Since p , < 0 when U > a,, t would therefore appear that R > 1 (in the limit a+ 0, rfixed) no matter what the magnitude of the source Reynolds number 2 Q l v may be.Inertia forces are then of dominant importance for all T , and a lowReynoldsnumbertreatment of the JefferyHamel problem for a > a, would appear to be quite untenable, no matter how small Q / v may be.As mentioned in the introduction, the breakdown of the JefferyHamel solutiona t a = ac (when R = 2 Q / v+ 0 ) was noted by Fraenkel ( 1 9 6 2 ) who also described asimilar behaviour at finite R (see also Fraenkel 1973) . From Fraenkel's discussion, i temerges that there exists a domain 9 : c a , ( R ) in the a  R plane (with ac(0) 129"),within which the JefferyHamel stream function ?,hJ(8;, ) s a continuous functionof a, nd tha t ?,hJ t 00 (for all 8 )as a f a , ( R ) . t may be conjectured from the discussionof the present paper that when a > a , ( R ) , the JefferyHamel solution is irrelevant,and that the flow for such angles must depend on the manner in which the sourceQ is distributed in the neighbourhood of the vertex, as well as on its net strength.Returning now to the lowReynoldsnumber limit, when 201 = 2ac, as noted earlier,W has a double zero at p = 0, i.e.
W'(0)= sin 2 e a cos 2 a = 0, (5.15)and so the integrand in ( 3 . 1 5 )has a double pole at p = 0. The leading term of the

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312 H . K . Hoffatt and B . R. Du&asymptotic expansion of $ for r 9 a comes from the residue at this double pole and,from (3.15), s given by
a inpe cospa sin ( p+ 2)8P + 2
1w22a,2sin 2a,{logk) e cos2a,  sin 281+ [ge cos2e sin 20+ac sin 2a,l(5.16)[which again satisfies $ ( ~ , a ) &m2,consistent with (3.2)]. Once again, as in thesimpler problem treated in 3 2, a term logarithmic in r appears when the angle 2a iscritical. Here, the situation is closely analogous to that resolved in the elasticitycontext by Sternberg & Koiter (1958). For r < a , the correspondence (3.14) showsthat$ N r210grasr+Owhena = a,.
We now have the additional interesting complication that W(p) has a double zero[and so the integrand in (3.15)has a double pole] whenever a akes one of the specialvalues (of which there is a countable infinity) for which La s tangent to S (see thediscussion of $3). For example, when 2a = 201, z 159", there is a double pole atp, = p 3 z 1.78 and the second and third terms of the expansion (4.1) have to be replaced by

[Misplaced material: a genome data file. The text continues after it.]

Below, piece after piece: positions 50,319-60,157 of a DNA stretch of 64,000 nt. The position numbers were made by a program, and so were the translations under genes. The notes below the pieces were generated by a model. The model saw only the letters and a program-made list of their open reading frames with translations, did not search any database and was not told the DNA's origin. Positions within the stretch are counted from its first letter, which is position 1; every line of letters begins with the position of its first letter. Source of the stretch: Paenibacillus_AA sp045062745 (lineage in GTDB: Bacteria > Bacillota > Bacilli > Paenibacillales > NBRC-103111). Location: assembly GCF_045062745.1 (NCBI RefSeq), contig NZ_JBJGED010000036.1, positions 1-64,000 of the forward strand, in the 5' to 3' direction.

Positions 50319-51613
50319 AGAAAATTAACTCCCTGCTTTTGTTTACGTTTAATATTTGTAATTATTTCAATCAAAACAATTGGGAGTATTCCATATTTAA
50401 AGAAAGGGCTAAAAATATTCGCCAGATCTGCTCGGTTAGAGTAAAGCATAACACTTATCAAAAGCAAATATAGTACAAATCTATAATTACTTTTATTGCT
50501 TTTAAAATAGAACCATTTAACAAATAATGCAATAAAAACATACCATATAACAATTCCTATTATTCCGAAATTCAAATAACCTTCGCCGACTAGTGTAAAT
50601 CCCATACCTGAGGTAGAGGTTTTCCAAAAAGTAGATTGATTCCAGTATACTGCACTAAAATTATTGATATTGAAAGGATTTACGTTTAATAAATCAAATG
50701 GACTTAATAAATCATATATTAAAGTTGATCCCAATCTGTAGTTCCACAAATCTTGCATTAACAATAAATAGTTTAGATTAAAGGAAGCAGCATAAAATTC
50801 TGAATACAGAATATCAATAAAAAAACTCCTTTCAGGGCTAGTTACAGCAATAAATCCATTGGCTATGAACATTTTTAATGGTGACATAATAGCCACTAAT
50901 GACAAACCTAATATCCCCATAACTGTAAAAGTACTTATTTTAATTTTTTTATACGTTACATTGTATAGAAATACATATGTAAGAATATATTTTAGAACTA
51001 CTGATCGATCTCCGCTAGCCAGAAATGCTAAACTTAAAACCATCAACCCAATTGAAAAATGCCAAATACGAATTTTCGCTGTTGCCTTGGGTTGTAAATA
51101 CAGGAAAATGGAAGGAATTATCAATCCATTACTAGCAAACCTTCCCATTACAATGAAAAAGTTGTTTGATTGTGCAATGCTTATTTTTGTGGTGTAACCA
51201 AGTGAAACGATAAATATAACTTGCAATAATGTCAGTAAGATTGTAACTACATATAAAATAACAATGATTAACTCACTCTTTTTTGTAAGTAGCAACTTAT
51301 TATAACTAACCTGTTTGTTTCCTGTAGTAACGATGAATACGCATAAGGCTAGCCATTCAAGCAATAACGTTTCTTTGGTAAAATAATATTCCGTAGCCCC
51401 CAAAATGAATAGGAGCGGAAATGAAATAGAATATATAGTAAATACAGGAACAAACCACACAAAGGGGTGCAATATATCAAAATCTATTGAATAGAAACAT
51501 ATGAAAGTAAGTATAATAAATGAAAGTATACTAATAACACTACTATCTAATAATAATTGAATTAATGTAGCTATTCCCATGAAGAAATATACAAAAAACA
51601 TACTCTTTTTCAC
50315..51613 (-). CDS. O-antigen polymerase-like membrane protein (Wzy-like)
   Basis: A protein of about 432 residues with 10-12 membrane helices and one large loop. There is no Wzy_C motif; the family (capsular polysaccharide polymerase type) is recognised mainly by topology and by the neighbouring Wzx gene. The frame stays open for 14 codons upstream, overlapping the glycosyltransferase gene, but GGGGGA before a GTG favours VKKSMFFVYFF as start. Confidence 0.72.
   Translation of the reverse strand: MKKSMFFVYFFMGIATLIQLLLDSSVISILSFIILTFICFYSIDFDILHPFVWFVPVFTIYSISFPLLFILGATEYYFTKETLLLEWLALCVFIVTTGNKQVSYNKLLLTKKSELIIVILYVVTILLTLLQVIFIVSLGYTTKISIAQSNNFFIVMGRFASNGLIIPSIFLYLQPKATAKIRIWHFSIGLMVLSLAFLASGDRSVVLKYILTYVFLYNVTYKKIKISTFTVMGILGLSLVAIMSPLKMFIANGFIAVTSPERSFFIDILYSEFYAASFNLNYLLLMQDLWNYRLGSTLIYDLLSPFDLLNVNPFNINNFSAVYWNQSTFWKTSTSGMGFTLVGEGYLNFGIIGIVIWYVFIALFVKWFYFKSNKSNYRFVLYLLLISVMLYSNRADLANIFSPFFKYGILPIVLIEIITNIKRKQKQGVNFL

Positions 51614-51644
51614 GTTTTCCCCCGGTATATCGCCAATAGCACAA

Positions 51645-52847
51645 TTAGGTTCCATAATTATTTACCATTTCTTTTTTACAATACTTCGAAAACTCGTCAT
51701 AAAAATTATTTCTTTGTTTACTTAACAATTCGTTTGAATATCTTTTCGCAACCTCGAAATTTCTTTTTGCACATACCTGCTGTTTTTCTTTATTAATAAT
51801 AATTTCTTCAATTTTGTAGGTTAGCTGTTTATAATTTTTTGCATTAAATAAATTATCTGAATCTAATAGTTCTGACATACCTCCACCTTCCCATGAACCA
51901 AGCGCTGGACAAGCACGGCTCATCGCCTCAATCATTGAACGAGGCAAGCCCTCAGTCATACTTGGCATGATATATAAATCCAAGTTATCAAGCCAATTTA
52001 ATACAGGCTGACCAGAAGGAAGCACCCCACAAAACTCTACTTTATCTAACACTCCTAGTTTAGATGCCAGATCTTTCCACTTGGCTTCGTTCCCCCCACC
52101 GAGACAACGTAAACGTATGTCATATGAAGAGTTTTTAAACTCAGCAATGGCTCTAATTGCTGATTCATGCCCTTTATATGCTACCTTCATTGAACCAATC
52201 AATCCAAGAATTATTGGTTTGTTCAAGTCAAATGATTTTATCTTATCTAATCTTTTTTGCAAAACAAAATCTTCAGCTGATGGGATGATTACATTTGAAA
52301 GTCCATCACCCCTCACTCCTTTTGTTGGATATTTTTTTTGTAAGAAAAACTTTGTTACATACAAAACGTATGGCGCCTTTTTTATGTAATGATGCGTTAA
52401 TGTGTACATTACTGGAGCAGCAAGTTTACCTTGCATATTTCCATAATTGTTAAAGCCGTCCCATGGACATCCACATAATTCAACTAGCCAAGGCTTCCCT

(5.17)
giving a contribution proportional to ( a / r ) p 2 og ( a / r )for r > a . This contribution ishowever dominated (when r 9 a ) by the leading term of ( 5 . 1 ) , which is (5.8) (with2a = 159").Similarly when a akes any of the special values a,, a;, a: for which Latouches S, evaluation of the residue at the corresponding double pole, p , say, givesrise to a contribution to $ proportional to ( a / r ) p mlog ( a / r ) ; his is, however, alwaysdominated by the terms of the series (5.1)with n < m.
 wa2 d a p cos ( p+ 2)a inp8 cospa sin ( p+2) 0+k)"(P2) dP [ P P + 2 l l p = p 2 ,
2 a < 2 a , z 257'r2 , hen r p * +2ro, hen rnr
2 a = 2 a , 2 a > 2 a ,rp1 f 2 , then r2, hen r ) r + 2r  p l , then To , then r va
Hinged plate limitJefferyHamel limit
TABLE . Asymptotic dependence of @(r ,0) on r as r l a + 0 and r l a+ 0 for the problem defined by (3 .3) and (3.4). The exponents p , , p , and p 3 are the roots of W ( p ) = 0 ordered so that < p 1 < Rep, < Rep, (figure 7 ) .For 2 a > 2 a , ,  < p , < 0.
rla + or / a + 00
r2 og (al.), then r2 , hen rps+2log ( r / a ) , hen ro , then r*a
The conclusions of the above analysis are summarized in table 2, which shows theradial dependence of the leading terms in the asymptotic expansion of $ ( r , 6 ) forr/a+O and r la tco for the problem defined by (3.3)and (3.4). t should perhaps beemphasized that we have assumed throughout that the boundary conditions andresulting flow fields are symmetric about 0 = 0. If antisymmetric ingredients areincluded, then the conclusions of table 2 require modification (see concluding footnoteof Sternberg & Koiter 1958). The antisymmetric ingredients can be important in

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Local similarity solutions 313certain circumstances, and in particular in someof the situations envisaged by Jeffrey& Sherwood ( 1 980).
The 'explosion' in the solution (1.8) at 2a ;=: 257' was originally drawn to ourattention by Dr T. J. Pedley, whose provocative observation is gratefully acknowledged, as is a stimulating discussion of the phenomenon with Dr J.M. Rallison. Thework is supported by S.R.C.Research Grant no. GR/A/5993.4.